One long-ago afternoon, when the city was firmly in the grip of summer heat, an NYU freshman said these irresistible words: “Get a load of this!”
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We crowded around as she lifted her foot before our stunned eyes. The flesh below her ankle, hot to the touch, had swollen to the size of an elephant’s leg, and a flimsy flip-flop dangled from her distended toes. A blister caused from breaking in her thongs had become majorly infected, and when she finally saw a doctor, she needed an IV drip of antibiotics. Had she waited longer, she might have lost her foot. Sure, it’s a dramatic example, but the lesson is simple: Don’t wear flip-flops in New York City.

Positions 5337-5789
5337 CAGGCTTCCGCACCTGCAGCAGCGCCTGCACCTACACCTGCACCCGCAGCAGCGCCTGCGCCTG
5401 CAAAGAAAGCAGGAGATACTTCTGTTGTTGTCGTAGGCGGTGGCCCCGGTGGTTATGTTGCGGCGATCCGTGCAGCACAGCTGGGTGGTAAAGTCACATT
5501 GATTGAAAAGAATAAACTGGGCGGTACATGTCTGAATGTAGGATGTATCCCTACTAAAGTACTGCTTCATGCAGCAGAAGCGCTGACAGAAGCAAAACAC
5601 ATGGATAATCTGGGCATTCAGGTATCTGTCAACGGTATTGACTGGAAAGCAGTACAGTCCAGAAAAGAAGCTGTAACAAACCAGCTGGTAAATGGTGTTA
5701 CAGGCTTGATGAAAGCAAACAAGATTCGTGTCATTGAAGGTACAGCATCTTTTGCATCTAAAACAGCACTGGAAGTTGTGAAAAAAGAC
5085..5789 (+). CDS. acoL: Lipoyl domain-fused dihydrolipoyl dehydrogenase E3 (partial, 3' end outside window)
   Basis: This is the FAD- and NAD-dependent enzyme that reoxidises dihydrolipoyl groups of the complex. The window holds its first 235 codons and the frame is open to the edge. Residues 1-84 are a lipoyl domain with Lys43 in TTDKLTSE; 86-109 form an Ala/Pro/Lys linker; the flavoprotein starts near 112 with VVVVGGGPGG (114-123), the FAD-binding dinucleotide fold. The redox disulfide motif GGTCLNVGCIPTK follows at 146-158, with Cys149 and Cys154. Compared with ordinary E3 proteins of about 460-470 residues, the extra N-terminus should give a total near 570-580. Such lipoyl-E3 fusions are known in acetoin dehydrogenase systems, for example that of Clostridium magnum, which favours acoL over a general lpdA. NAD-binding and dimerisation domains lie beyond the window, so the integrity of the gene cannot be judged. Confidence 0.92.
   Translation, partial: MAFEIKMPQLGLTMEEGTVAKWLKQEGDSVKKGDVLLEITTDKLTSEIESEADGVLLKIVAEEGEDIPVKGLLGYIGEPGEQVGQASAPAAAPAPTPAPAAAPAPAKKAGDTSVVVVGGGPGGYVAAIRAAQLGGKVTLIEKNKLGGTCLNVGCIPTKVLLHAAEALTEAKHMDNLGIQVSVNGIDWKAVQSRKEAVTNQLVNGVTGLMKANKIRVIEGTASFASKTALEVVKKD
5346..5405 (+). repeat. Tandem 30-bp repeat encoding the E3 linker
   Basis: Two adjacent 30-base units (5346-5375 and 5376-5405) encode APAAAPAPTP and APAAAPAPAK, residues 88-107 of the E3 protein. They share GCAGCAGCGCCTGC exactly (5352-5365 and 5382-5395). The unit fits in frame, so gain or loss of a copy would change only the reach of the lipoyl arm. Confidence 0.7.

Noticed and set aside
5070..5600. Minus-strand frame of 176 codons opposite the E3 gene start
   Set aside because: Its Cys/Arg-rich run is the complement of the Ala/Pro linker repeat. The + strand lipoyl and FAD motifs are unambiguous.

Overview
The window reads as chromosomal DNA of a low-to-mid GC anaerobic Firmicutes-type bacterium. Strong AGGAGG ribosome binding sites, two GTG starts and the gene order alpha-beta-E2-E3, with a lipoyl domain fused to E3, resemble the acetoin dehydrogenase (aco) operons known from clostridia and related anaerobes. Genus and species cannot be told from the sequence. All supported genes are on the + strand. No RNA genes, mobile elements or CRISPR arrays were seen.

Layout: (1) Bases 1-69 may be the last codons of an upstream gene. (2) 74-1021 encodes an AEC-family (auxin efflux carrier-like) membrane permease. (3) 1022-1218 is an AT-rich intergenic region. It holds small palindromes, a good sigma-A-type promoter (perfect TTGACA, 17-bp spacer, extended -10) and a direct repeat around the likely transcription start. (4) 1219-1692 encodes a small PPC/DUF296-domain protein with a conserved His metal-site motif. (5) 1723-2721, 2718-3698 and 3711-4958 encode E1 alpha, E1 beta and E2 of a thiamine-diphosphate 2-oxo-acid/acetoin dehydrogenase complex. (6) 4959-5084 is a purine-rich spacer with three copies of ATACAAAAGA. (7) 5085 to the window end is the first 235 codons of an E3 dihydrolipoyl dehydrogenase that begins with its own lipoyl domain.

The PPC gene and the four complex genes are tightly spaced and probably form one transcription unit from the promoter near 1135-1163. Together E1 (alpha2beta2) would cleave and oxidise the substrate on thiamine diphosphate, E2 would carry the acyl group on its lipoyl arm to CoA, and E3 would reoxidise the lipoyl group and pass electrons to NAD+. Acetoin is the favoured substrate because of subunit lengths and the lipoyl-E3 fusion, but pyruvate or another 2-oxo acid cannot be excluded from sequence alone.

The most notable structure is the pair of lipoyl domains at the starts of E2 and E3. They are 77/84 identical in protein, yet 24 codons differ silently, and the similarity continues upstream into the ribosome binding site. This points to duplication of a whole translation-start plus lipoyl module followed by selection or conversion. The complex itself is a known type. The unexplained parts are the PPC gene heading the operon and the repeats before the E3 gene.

Flip-flops breed strong opinions like steaming summer street puddles breed bacteria. Those opposed will say no one wants to see your disgusting feet, that open-toed shoes are a privilege of those with pedicures. Some argue that wearing rubber shoes is for children or that the thwack-thwack sound they make is noise pollution. But fashion and propriety aside, common sense begs you to think twice before walking around the city basically barefoot.
Have you ever seen a smashed rat in the middle of the street? One that’s flat as a pancake, insides on the outside, its tail the only indication that it was once a living rodent? Have you smelled a mysterious pool of liquid you’ve instinctually known wasn’t water or gotten a metal shard stuck in your shoe? Probably. Remember these scenarios next time you’re tempted to slip on a pair of Havaianas and take a leisurely stroll to the nearest bodega. Save the flip-flops for the beach!
Your feet—and your fellow city-dwellers—will thank you.